In 1985, a federal court order set an ambitious schedule for the newly formed MWRA to plan and construct new sewage treatment facilities. These facilities would end the discharge of untreated and partially treated sewage to Boston Harbor. The so-called "Boston Harbor Project" helped the water, sediments, and living natural communities in Boston Harbor recover from centuries of receiving Greater Boston’s sewage. This undertaking included four major construction projects:

1. Facilities at the Fore River shipyard in Quincy to process sewage sludge into commercial fertilizer pellets, ending the discharge of sludge into the harbor.

2. A new secondary wastewater treatment facility, the new Deer Island Treatment Plant (DITP), to replace the failing and undersized primary treatment plants at Deer Island and Nut Island (NITP).

3. A tunnel from Nut Island to DITP to transport South System sewage to DITP for secondary treatment, enabling flows from throughout MWRA’s service area to receive secondary treatment and greatly lessening pollution to the harbor.

4. An outfall-diffuser system to discharge treated effluent 9.5 miles offshore into Massachusetts Bay, increasing dilution and minimizing potential environmental impacts in the bay.

In addition to taking on these major construction projects, MWRA has addressed the problem of combined sewer overflows (CSOs), which discharge a mixture of stormwater runoff and sewage directly into the harbor during heavy rainstorms. In the 1980s, 88 CSOs in the harbor and its tributary rivers discharged an estimated 3.3 billion gallons of partially treated or raw combined sewage annually. MWRA's CSO Control Plan includes the closing of many CSOs and the addition of treatment to others.

Chlorination: Disinfection by adding the chemical chlorine, the active ingredient in household bleach. Chlorine is very effective at killing pathogens but is also poisonous to other organisms at high enough concentrations.

Chlorophyll: Chlorophyll is a measure of the amount of microscopic plants (phytoplankton or algae) in the water. In Massachusetts Bay, production of algae is the basis of the food web. However, excessive growth of algae can lead to undesirable consequences, such as oxygen depletion at depth due to decomposition of organic matter. Effluent from the outfall is rich in nutrients, and therefore could potentially cause excessive algal growth.

Chlorophyll Thresholds: There are annual and seasonal chlorophyll thresholds for the "nearfield," the group of stations within about three miles from the outfall that are most likely to be affected by nutrient-rich effluent. Because the levels of chlorophyll in the water naturally vary over the year, there are separate thresholds for different seasons. In most years, Massachusetts Bay experiences a "spring bloom" characterized by high chlorophyll levels as lengthening days provide enough sunlight for algae to grow quickly. Chlorophyll typically drops in summer, as the nutrients in well-lit surface waters are used up. When the weather cools, the surface and bottom waters mix, which usually gives rise to a "fall bloom" as nutrient-rich bottom waters are mixed up into the well-lit surface layers. As the days become short, chlorophyll levels drop again since there is not enough light for algae to grow.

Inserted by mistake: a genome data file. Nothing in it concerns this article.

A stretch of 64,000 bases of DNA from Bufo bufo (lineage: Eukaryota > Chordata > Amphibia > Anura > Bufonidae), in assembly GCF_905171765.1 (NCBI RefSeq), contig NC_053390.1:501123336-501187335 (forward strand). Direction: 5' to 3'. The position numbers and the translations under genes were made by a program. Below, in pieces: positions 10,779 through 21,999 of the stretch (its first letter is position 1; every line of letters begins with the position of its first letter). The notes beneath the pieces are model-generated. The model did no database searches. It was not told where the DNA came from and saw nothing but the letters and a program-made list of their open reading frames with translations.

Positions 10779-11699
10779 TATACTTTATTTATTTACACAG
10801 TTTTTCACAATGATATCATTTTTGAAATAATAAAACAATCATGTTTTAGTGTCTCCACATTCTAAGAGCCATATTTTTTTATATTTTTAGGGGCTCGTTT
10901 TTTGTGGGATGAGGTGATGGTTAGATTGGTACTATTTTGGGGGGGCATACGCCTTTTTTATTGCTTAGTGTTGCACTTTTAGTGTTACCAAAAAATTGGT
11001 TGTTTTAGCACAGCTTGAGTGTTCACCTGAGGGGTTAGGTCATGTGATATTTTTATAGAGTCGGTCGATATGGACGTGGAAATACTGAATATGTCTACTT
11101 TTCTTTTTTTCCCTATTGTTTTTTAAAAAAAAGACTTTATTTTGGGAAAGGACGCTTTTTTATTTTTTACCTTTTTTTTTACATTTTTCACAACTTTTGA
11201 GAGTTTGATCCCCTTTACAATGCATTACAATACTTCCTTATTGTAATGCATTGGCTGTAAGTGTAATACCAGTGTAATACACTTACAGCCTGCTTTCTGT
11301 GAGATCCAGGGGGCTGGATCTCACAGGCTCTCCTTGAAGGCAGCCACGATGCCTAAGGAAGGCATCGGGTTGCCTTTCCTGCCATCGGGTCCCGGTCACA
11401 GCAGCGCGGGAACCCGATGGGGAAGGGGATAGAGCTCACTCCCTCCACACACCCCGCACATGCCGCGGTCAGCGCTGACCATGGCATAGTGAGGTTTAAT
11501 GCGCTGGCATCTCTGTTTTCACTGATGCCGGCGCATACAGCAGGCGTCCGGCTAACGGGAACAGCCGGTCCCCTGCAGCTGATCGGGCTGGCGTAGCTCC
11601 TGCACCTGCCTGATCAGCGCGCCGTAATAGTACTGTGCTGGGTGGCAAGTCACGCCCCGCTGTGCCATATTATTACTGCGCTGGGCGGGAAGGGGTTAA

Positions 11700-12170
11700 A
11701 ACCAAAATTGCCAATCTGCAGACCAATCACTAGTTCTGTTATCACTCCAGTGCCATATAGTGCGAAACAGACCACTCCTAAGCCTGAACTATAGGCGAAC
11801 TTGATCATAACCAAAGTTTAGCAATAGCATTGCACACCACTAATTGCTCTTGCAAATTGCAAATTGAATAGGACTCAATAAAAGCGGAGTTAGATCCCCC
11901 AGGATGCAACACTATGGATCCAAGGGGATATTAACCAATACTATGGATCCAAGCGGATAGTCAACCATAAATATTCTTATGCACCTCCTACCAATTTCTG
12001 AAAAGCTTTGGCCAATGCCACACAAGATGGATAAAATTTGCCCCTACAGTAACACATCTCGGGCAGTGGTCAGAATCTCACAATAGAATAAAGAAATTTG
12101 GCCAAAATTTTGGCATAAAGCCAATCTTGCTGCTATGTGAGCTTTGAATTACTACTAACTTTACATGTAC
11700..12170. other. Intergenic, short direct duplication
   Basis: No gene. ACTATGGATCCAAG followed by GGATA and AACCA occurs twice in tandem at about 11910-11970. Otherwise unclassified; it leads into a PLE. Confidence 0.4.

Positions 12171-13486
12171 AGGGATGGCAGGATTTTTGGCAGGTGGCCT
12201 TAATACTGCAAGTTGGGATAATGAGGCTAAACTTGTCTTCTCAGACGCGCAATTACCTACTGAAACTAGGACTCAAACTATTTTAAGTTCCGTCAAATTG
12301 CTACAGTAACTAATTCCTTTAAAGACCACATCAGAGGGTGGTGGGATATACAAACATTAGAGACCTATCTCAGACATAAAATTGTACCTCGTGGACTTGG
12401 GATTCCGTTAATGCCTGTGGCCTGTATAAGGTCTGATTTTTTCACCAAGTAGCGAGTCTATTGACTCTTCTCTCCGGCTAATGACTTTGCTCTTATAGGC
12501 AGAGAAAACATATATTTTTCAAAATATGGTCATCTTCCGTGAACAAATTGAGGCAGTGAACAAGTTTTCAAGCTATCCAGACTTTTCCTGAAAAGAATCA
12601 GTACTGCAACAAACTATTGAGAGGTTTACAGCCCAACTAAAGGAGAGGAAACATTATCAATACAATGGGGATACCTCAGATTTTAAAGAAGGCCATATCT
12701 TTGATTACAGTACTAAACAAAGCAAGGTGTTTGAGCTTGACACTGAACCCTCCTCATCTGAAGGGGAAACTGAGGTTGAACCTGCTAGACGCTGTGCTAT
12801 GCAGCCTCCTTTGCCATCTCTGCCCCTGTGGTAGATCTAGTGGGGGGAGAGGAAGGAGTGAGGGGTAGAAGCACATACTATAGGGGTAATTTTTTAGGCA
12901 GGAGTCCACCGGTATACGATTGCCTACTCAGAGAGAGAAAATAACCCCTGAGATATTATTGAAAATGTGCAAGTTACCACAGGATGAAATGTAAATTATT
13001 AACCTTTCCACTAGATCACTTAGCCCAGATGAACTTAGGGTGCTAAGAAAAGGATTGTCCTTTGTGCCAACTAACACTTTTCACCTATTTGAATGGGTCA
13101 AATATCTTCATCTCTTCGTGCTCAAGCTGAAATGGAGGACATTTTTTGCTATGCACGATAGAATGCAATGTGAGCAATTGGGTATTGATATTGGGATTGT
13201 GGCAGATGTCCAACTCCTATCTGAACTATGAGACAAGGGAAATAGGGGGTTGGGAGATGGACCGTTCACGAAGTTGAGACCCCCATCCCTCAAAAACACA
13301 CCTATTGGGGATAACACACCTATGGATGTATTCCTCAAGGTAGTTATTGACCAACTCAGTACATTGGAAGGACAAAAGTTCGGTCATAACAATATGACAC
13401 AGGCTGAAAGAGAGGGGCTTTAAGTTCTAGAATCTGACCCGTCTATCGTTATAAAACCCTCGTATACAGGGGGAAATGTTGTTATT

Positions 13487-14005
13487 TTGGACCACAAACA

Clarity: Water clarity in the harbor and the rivers is primarily affected by concentrations of algae and suspended solids. Secchi disks are a simple way to approximate the transparency of water. White or black-and-white disks are lowered into the water and the maximum depth at which they are visible is recorded. Large secchi disk depths indicate good water clarity. Secchi disk depths less than 1.8 meters indicate poor water clarity.

Combined Sewer System:
An antiquated sewer system in which storm runoff and sewage from homes and businesses are carried by the same pipes.

Combined Sewer Overflow (CSO): (1) A structure designed to provide relief for a combined sewer system during wet weather. (2) An overflow event that occurs when the volume of stormwater entering a combined sewer system overwhelms the capacity of the system.

Combined Sewer Overflows (CSOs)
Some communities have combined systems that carry sewage and stormwater runoff in the same pipe. During heavy rainstorms, the volume of flow is sometimes more than the pipes can carry, causing mixed stormwater and sewage discharges from outfall pipes into Boston Harbor and its tributary rivers.